The difference between existing and living takes shape under the cover of individual experience, in all its imperfections and diversity. For post-hardcore band HONORÉ, this subjective unknown is where humanity can be expressed in lyrics, where pain can be captured in melody, and passion in harmony, and where purpose can be set to rhythm. Taking the abstract fragments of being human and rearranging them into a mosaic of time and mystery, this six-piece is back with their latest single, “Watching the Earth Breathe.” Today, we’re giving you a special line-by-line breakdown of the track, brought to you by the band themselves!
With its experimental arrangement, extreme musical range, and explosive energy, the single balances rhythms and textures that are both rooted in hardcore and infused with alternative metal. Soaring melodies drop deep into guttural screams, while the musical backdrop spans just as wide. From start to finish, “Watching the Earth Breathe” boasts a myriad of skills, all packaged in a raw, but poignant delivery.
“Initially conceptualizing the song, the band sat down and discussed time as a force and as a perceived measurement that gains and loses mystery in our lives,” says vocalist Craig Shumway. “Time ‘heals all wounds’ even as it pulls all life through the beautiful decay, and we are happy to be and to take our listeners along for the ride.”
Since the band’s start in 2018, Honoré has pushed the boundaries of genre and content with creativity and fervor, and their latest release is no exception. “Watching the Earth Breathe” is the second single off the band’s upcoming LP, The Human Experience, set to release June 25, and is now available everywhere.
Father Time does his thing, weaving the beautiful decay.
He makes all the seasons change,
Watching Mother Earth breathe as she sleeps
“I wanted to expand on the personification of Father Time, sort of working, tangling, and untangling. All the while – sort of paint a picture for the listener of Earth’s changing of the seasons as an inhale and exhale of breath.” – Craig Shumway
And then I heard him hum and sing
Several ancient melodies
That conjure memories from me
As his eyes both beg and plea,
“Save some salvation for me
And for your mother, please.
“I would go ahead and say the listener could derive their own subjective take on this part, which is the case for many Honoré lyrics, but I think I was mainly continuing on with the storytelling I began in the first part of the verse. I also aimed to touch on music and memory being married to one another while introducing the plea for salvation which is thematic and increasingly urgent thanks to Lane’s added dynamics in this single.” – Craig Shumway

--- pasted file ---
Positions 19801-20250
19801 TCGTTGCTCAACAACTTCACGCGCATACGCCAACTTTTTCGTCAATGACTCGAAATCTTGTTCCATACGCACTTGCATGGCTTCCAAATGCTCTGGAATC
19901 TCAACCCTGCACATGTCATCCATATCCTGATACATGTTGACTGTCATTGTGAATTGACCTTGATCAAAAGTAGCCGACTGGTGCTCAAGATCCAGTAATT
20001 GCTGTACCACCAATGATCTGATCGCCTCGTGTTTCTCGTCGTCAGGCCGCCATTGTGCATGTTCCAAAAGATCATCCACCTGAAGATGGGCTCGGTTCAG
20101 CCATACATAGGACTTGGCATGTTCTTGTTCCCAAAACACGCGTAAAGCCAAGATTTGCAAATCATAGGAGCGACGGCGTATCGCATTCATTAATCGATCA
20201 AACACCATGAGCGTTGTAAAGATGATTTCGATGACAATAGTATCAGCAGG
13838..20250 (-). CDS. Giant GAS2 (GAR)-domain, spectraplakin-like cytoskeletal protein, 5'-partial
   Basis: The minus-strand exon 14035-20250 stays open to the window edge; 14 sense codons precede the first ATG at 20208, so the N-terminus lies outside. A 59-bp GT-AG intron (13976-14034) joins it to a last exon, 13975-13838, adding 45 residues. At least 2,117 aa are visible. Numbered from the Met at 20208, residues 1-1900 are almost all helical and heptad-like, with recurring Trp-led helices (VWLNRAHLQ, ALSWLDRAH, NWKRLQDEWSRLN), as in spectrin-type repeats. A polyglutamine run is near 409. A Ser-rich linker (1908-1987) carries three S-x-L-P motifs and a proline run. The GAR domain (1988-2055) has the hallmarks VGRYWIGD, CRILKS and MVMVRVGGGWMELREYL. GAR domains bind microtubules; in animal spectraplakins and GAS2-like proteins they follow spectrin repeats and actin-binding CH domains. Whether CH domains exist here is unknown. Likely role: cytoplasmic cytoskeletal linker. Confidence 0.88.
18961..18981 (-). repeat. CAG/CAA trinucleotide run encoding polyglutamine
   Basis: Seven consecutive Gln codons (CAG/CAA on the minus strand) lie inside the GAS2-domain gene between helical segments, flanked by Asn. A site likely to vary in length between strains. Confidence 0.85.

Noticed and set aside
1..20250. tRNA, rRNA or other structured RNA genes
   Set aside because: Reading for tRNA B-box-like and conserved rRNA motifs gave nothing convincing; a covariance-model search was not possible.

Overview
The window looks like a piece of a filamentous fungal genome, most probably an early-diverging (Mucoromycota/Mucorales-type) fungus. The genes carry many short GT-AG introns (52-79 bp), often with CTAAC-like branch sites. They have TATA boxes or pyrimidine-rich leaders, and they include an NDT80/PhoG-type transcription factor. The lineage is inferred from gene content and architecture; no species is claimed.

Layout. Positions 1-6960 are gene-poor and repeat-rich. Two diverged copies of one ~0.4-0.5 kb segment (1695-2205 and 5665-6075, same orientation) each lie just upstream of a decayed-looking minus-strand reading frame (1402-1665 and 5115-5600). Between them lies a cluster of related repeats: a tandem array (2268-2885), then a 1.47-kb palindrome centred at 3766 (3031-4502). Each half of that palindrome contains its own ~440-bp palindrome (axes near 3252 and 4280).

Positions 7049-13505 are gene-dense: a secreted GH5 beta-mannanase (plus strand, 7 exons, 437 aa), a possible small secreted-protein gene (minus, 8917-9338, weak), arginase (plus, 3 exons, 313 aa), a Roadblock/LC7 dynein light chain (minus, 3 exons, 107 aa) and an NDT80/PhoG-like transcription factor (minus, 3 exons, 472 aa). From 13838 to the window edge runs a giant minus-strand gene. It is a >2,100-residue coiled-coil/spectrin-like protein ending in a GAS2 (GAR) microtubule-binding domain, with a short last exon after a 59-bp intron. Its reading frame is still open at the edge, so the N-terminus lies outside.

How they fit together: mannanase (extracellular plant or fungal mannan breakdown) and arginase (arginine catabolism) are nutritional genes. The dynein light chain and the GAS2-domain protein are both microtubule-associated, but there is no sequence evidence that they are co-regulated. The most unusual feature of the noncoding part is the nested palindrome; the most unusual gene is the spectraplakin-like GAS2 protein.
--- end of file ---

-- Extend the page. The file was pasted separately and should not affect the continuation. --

We have always been bodies wrapped in skin.
One day this life will end but until then are we meant to suffer.
Everything I’ll ever love will die.
Everything I’ll ever touch will fade.
Found ikigai inside her smile but even that could one day change.
Shrouded in mortality,
I’m not the king of anything, save some salvation for me.
“To me this part is about the fleeting nature of humanity and our coming to terms with it. I wrote this piece so people wouldn’t have to feel alone in facing their mortality.” – Lane Grant
Like fungi, we race to decompose the dead matter.
Take me through to the days when I’ll think that my days matter.
Like fungi we race to decompose the dead matter.
Take me through.
“This part was a personal observation of breaking down and through the dead parts of myself, and alluding it to something, literally, very down to earth. It is also the prayer to persevere on – to better days and times that I had faith were on the horizon.” – Craig Shumway
Then my time gets lost on me.
Break down to carbon and feeling.
The soul begins to crack and quake,
And all my colors spill from me
While Father Time, he does his thing.
“Another piece of subjective ingestion for the listeners and readers, but more or less the essence of this part was a description of what I felt like dying may be like.” – Craig Shumway
Save some salvation for me.